How to Dissolve an LLC in Colorado?
You are required to let the Colorado Secretary of State department know of your intentions to cease business activity by filing an Articles of Dissolution.3 min read
Want to know how to dissolve an LLC in Colorado? A limited liability company, LLC, operating in the state of Colorado has specific reporting and tax obligations once the Secretary of State approves the LLC's Articles of Organization and is registered with the state. Failing to meet the tax and reporting obligations by deadlines set forth will cause the LLC to incur penalties.
How to Close an LLC in Colorado
If you want to close your business, you are required to let the Colorado Secretary of State department know of your intentions to cease business activity by filing an Articles of Dissolution.
The Articles of Dissolution can be submitted online. Once the Colorado Secretary of State receives your request and determines your LLC obligations have been met, the Secretary of State will approve the dissolution for processing. The processing method is referred to as the Colorado LLC Dissolution. This process will dissolve your business and end its legal existence once completed.
Is the Dissolved LLC Responsible for Tax and Reporting Obligations?
As previously mentioned, your LLC is immediately responsible for tax and reporting obligations as soon as the LLC is registered. In the event you decide to close your business and fail to file an Articles of Dissolution, you will continue to incur penalties, which will increase as time goes on. Your LLC will be responsible for all recurring fees and penalties until your LLC has met all obligations and is dissolved by the Colorado Secretary of State.
It is the LLC's responsibility to organize a meeting to meet with all members. The members should record a resolution to dissolve by voting and recording the minutes of the meeting. The minutes should be preserved in the business records. If the LLC is under one organizer, the organizer is responsible to file the Articles of Dissolution.
What Is a Voluntary Dissolution?
A voluntary dissolution can only be accomplished if all members are in agreement. If all members are not in agreement to dissolve the LLC, it would require a judicial dissolution, which means you will need to bring and win a lawsuit. Another option is to resign from the LLC unless resigning violates the operating agreement.
At dissolution, the LLC will need to ensure all business debts are settled and that all creditors have been notified of the pending LLC dissolution. This is usually accomplished by providing each creditor with a deadline to submit all claims and a mailing address.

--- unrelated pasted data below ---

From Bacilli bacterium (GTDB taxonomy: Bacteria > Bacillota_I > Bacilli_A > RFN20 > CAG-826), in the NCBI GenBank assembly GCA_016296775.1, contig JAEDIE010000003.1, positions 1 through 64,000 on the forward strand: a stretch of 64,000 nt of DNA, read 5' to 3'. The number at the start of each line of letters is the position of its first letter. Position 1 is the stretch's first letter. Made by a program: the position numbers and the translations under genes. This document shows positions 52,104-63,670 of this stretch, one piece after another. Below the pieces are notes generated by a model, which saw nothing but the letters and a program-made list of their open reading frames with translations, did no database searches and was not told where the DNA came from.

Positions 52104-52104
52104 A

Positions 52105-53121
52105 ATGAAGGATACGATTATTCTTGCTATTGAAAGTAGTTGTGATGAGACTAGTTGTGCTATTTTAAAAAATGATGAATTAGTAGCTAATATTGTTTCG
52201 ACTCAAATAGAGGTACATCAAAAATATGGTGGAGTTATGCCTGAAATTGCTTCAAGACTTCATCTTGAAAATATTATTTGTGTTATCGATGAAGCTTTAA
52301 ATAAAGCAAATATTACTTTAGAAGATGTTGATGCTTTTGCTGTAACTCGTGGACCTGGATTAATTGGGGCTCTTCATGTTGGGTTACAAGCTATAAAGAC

What Is Notice of Dissolution?
While not required, an LLC may choose to provide evidence for notification with a publication of Notice of Dissolution. This may help in the event of creditors filing claims against the LLC once the business is dissolved and provides proof of notice to unknown claimants.
In addition, the Secretary of State will not approve dissolution until all taxes and administrative fees owed by the LLC are current and paid in full. The LLC's required periodic reports should be up to date and on file as well. The remaining assets of an LLC may be divided between members according to the member's ownership interest. Remember that any distributions will need to be reported to the IRS on the member's tax return.
In order to protect the LLC from future liability options, all bank accounts opened in relation to the LLC should be closed once the LLC is dissolved.
Do Registration Licenses Require Fiscal Obligations?
Keep in mind, registration license and any seller permits obtained in the state, region, county, or city may require fiscal obligations. These should all be canceled to avoid any penalties or reporting problems after the LLC's dissolution. If your LLC is registered to do business out of state, you will need to file a separate form to cease your right to perform business in those states.
What Forms Are Needed to Dissolve the LLC?
The following forms may be needed to dissolve an LLC. You can contact a business lawyer to determine which forms you need to file.
- Termination of registration
- Certificate of termination of existence
- Application of withdrawal
- Certificate of surrender of the right to transact business
If you do not file the appropriate form, you may be held liable for annual reporting fees and taxes.
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